Missing Christmas: The couple is granted permission by the queen to miss the annual Christmas celebrations with the rest of the royal family. A spokesperson for the Sussexes told ET that "as has been reported, their Royal Highnesses, the Duke and Duchess of Sussex, are spending private family time in Canada. The decision to base themselves in Canada reflects the importance of this Commonwealth country to them both."
The couple previously announced their decision to spend the Christmas holiday away from the royal family in a statement from Buckingham Palace. They noted that they had spent the last two Christmases at Sandringham and that Queen Elizabeth supported their decision.
A royal insider, however, told ET that while the queen gave permission for the couple to skip Christmas with the royals, some members of the family were “disappointed” that they would not be joining in on the traditional holiday gathering.
“Some members of the family think the couple should have considered the queen and Prince Philip’s advancing age,” the source said. "After all, at 93 and it being Archie’s first Christmas, neither Her Majesty the Queen nor Prince Philip will be around forever."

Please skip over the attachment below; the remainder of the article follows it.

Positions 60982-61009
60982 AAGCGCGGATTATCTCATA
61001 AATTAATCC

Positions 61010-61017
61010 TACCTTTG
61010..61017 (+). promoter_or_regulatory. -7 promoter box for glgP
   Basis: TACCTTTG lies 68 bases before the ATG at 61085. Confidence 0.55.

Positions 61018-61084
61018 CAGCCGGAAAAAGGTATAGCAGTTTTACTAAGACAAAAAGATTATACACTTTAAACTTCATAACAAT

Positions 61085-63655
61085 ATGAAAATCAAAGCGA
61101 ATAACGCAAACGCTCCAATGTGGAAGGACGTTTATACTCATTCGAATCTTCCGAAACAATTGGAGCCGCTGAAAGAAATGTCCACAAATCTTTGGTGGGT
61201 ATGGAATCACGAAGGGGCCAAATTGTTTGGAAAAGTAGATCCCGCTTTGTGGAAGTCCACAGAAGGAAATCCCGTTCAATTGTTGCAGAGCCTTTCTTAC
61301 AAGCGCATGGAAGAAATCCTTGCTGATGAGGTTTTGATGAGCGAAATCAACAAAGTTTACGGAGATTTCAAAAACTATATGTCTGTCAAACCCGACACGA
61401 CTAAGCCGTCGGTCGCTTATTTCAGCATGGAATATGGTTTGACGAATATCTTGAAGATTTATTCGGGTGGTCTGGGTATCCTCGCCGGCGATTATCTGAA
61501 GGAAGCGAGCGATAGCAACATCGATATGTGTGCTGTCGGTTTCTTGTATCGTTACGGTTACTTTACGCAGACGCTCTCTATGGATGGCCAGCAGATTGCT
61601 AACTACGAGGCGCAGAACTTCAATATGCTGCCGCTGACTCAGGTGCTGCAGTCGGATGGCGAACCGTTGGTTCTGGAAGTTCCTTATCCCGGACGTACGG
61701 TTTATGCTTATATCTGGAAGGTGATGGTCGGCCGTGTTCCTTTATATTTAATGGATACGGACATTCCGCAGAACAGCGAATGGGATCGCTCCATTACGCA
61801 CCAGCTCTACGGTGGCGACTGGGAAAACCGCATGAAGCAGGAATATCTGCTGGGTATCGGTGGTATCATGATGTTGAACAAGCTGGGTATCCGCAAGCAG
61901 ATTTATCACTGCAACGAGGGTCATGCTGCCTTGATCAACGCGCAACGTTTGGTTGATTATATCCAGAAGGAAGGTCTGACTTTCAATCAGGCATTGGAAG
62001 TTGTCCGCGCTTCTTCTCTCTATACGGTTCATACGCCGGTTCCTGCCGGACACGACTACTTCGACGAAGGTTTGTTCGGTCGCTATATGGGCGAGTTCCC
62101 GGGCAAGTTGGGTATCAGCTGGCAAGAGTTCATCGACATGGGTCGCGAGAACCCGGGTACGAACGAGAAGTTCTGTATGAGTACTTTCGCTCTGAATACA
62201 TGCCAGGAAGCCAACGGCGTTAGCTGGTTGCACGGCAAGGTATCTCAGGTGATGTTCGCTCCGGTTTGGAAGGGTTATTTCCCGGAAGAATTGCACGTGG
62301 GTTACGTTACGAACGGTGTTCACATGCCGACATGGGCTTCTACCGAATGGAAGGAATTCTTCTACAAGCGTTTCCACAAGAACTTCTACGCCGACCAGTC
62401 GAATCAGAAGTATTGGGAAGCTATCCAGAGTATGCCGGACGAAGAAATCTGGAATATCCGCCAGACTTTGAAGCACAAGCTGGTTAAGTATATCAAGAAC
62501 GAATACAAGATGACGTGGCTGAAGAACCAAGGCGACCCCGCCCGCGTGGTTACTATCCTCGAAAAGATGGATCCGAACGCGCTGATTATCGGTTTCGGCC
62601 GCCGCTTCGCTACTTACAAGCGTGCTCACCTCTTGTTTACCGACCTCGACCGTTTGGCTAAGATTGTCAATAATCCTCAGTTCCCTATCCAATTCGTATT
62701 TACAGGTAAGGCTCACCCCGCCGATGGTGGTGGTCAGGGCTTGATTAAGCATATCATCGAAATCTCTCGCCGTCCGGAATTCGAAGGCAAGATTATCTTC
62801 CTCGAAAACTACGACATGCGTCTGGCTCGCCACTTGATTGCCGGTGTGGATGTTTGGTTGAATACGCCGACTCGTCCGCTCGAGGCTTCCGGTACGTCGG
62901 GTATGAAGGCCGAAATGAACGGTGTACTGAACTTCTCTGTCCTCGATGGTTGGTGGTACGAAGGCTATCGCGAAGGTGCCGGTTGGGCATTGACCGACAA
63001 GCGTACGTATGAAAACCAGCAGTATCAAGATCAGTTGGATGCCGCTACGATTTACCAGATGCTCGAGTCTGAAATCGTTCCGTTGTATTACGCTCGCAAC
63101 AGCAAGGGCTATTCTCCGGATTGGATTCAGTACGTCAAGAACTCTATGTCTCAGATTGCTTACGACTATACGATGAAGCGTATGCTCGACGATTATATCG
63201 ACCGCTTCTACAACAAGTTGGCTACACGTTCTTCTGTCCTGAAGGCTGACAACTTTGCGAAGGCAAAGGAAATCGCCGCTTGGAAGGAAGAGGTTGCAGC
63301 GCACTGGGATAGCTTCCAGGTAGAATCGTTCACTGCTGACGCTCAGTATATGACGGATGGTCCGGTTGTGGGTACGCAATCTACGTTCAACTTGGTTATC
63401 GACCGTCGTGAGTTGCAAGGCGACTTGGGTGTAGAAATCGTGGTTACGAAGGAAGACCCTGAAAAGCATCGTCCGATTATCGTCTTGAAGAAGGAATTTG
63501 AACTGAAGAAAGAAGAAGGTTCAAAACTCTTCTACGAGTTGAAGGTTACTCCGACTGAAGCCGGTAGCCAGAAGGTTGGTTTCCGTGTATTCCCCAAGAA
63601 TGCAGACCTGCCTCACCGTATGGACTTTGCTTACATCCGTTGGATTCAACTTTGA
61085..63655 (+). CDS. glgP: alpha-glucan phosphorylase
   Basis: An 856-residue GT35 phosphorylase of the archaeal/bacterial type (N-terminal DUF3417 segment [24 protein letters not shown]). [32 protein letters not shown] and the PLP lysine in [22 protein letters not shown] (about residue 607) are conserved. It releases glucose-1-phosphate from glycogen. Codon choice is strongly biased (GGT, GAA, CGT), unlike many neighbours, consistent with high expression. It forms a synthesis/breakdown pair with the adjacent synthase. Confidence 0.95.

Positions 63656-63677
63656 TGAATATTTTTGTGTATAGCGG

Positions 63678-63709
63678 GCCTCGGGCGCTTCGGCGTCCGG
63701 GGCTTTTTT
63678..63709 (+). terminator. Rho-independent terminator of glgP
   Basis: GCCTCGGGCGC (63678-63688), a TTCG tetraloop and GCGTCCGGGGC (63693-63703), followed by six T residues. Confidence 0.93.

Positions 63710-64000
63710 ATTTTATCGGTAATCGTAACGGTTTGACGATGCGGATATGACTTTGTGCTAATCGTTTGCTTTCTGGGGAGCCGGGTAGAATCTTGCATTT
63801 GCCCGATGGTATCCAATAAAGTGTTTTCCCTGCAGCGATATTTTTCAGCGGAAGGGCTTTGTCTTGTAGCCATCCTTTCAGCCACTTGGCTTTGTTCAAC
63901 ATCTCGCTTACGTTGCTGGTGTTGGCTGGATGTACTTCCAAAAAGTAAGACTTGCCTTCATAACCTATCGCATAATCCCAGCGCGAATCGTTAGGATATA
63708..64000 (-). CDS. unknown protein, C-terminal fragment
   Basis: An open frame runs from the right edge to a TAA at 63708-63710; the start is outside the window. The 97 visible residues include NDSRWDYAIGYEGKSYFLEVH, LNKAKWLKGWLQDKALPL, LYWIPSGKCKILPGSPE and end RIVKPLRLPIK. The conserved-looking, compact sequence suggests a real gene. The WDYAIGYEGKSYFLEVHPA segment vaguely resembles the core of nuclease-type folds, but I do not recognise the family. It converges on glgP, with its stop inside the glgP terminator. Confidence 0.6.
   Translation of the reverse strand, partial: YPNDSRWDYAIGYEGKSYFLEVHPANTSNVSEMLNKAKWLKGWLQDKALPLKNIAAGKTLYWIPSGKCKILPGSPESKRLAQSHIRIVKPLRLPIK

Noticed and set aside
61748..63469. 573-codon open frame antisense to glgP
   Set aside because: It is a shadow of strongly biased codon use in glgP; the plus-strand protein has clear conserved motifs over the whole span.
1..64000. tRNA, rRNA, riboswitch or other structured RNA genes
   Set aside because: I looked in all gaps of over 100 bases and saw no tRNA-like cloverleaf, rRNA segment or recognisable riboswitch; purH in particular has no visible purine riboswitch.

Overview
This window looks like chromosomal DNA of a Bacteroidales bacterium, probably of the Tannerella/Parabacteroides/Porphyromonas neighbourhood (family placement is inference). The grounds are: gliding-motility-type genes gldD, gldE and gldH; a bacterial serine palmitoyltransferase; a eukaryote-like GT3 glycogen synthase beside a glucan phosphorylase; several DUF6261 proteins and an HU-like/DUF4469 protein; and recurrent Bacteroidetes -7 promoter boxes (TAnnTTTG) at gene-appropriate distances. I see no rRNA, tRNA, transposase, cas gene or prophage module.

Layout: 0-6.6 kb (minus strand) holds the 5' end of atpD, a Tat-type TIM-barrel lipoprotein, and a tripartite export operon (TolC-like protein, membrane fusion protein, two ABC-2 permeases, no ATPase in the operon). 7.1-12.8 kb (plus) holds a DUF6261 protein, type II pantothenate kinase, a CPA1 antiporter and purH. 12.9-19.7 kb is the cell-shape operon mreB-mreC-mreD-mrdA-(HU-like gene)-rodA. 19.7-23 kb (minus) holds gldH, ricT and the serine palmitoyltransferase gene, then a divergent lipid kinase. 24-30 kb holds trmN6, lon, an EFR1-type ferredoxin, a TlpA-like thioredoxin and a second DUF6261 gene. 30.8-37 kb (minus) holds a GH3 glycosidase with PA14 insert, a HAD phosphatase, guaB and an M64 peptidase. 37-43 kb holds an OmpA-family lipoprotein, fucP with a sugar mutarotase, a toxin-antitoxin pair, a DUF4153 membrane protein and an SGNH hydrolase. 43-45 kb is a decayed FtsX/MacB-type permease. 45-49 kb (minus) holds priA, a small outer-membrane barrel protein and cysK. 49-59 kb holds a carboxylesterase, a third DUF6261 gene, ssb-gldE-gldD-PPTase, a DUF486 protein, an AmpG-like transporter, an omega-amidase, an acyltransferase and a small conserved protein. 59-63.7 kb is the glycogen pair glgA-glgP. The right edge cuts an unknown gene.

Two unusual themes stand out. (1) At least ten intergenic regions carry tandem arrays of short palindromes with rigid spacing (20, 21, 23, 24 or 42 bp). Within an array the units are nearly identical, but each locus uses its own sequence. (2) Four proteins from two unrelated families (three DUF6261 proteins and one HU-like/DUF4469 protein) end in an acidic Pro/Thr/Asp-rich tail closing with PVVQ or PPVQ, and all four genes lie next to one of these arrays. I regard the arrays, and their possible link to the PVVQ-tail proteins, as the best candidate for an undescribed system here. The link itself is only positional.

"After many months of reflection and internal discussions, we have chosen to make a transition this year in starting to carve out a progressive new role within this institution. We intend to step back as 'senior' members of the Royal Family and work to become financially independent, while continuing to fully support Her Majesty the Queen," their statement reads. "It is with your encouragement, particularly over the last few years, that we feel prepared to make this adjustment. We now plan to balance our time between the United Kingdom and North America, continuing to honour our duty to The Queen, the Commonwealth, and our patronages."
"This geographic balance will enable us to raise our son [Archie] with an appreciation for the royal tradition into which he was born, while also providing our family with the space to focus on the next chapter, including the launch of our new charitable entity," the statement continues. "We look forward to sharing the full details of this exciting next step in due course, as we continue to collaborate with Her Majesty The Queen, The Prince of Wales, The Duke of Cambridge and all relevant parties. Until then, please accept our deepest thanks for your continued support."